by Callie Enlow
Update: 4:15 p.m. Friday, May 16 2014: Palacios has since updated his original story on the veladoras for TPR, including an interview with Stolarski.
Heading into the next round of the playoffs, a lot of Spurs fans are searching for a little extra assurance that this year the drive for five championships will be realized. Some
. proteccion, if you will.
The Stolarski-designed proteccion veladora
With that in mind, you may have seen some Spurs candles in the style of veladoras floating around the internet (Ebay), local boutiques (Leighelena) and even restaurant parking lots (Rosario’s). This particular candle (not to be confused with other, much different veladoras in the same vein) has a woodcut-style illustration of a skeleton Spur—originally just Manu Ginobili—generally wearing one of the big three’s jersey numbers. They’re sold for about $12-$15 depending on the source and we’ve also seen T-shirts with the same design for sale. They also feature artwork ripped off from a San Antonio artist who gave it away for free years ago.
How do I know this? Well, in 2012 the Current featured this same artwork (curiously with a signature and copyright that is nowhere to be seen on these candles) with the original artist’s permission as a pdf that anyone could download to make their own veladora. A year before that, the artist, a graphic designer and lifelong SA resident and Spurs fan named Jamie Stolarski, made the same artwork available to the blog SAFlavor after blogger Garrett Heath had seen the image on Stolarski’s website and contacted the designer.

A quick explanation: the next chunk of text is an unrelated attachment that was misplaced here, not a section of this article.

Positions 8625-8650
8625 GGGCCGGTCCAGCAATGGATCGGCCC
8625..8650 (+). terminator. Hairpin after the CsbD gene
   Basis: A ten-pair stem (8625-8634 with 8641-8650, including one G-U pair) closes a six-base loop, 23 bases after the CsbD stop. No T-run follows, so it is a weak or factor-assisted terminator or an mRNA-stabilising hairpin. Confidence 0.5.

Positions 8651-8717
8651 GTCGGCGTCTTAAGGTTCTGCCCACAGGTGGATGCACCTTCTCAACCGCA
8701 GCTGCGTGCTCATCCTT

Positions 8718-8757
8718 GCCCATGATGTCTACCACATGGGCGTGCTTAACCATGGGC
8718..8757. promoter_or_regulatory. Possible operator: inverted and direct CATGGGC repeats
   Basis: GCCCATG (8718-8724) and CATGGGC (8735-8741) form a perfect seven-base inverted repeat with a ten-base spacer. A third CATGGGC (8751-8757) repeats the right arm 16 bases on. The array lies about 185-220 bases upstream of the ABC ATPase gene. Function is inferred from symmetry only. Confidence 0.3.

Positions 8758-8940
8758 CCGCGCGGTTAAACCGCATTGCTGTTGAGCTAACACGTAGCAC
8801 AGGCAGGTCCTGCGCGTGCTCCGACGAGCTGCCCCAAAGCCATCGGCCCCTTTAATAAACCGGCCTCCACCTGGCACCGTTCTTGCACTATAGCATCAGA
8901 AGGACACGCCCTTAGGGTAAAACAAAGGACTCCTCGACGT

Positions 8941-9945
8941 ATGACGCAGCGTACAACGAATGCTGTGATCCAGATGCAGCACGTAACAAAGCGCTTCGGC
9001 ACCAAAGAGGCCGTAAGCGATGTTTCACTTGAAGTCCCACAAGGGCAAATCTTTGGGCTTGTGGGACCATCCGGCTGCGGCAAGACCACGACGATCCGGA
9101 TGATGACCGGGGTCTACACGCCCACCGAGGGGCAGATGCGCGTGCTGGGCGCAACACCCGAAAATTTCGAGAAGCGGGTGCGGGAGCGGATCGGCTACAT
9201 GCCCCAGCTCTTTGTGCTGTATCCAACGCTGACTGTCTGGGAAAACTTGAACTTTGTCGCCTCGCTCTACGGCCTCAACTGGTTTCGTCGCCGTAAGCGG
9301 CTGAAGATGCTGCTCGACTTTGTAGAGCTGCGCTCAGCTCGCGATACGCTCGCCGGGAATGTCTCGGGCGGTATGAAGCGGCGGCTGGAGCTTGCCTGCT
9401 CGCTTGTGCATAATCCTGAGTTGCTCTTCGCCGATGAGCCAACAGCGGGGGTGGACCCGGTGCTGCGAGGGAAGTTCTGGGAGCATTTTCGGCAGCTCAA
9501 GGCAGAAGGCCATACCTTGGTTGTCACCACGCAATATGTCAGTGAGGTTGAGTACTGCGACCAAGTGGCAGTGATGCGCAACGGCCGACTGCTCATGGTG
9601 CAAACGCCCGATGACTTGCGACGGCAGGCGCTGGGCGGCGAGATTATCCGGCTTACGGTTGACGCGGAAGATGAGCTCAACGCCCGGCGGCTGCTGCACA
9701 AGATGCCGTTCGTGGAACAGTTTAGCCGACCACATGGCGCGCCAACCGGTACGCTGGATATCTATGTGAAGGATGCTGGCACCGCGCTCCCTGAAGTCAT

Maybe it was only a matter of time before someone decided to make a buck off someone else’s artwork, but this year, for whatever reason, the proteccion pirates have really taken off. In particular, there’s a woman in Austin named Julie Torres, who runs a business called Vela Reina, selling candles featuring Stolarski’s exact design (save for changing the Spurs jersey number). These are the candles featured at Leighelena. Yesterday, Joey Palacios with TPR interviewed the Vela Reina proprietor, who declined to be named for his story (always a red flag!) and she indicated that the idea was a wholly original one that she herself came up with just last year.
However, in an email shared with the Current, Torres admitted she first saw the image when a friend sent it to her. She said the version she received had no signature or copyright. Yet, under the copyright act of 1976, copyright attaches to a work automatically. At the very least Torres should have made an effort to contact the originator.
I’m no lawyer, so I can’t say this is 100-percent copyright infringement (lawyers that I’ve consulted for this article seem to side with Stolarski), but it sure is a shitty thing to do. To break it down, a die-hard Spurs fan and San Antonian created an image and idea for other die-hard Spurs fans to enjoy for free. He never made a dime. Now, someone else has co-opted his idea and is selling them for a pretty penny with no acknowledgement or payment to the image’s creator.
If you want to right the balance in the world, which the NBA gods will surely look favorably on (hint, hint), all you really need to do is commit to not buying one of these specific candles or T-shirts. Instead, as originally intended, download the original image here and make one yourself.
Robert Tatum's Spurs veladora, image courtesy Melissa Guerra
If you’re not the crafty kind, at least buy one of artist Robert Tatum’s wildly different veladoras, or check out those being sold at Papa Jim's Botanica. The concept's not the issue, the design is.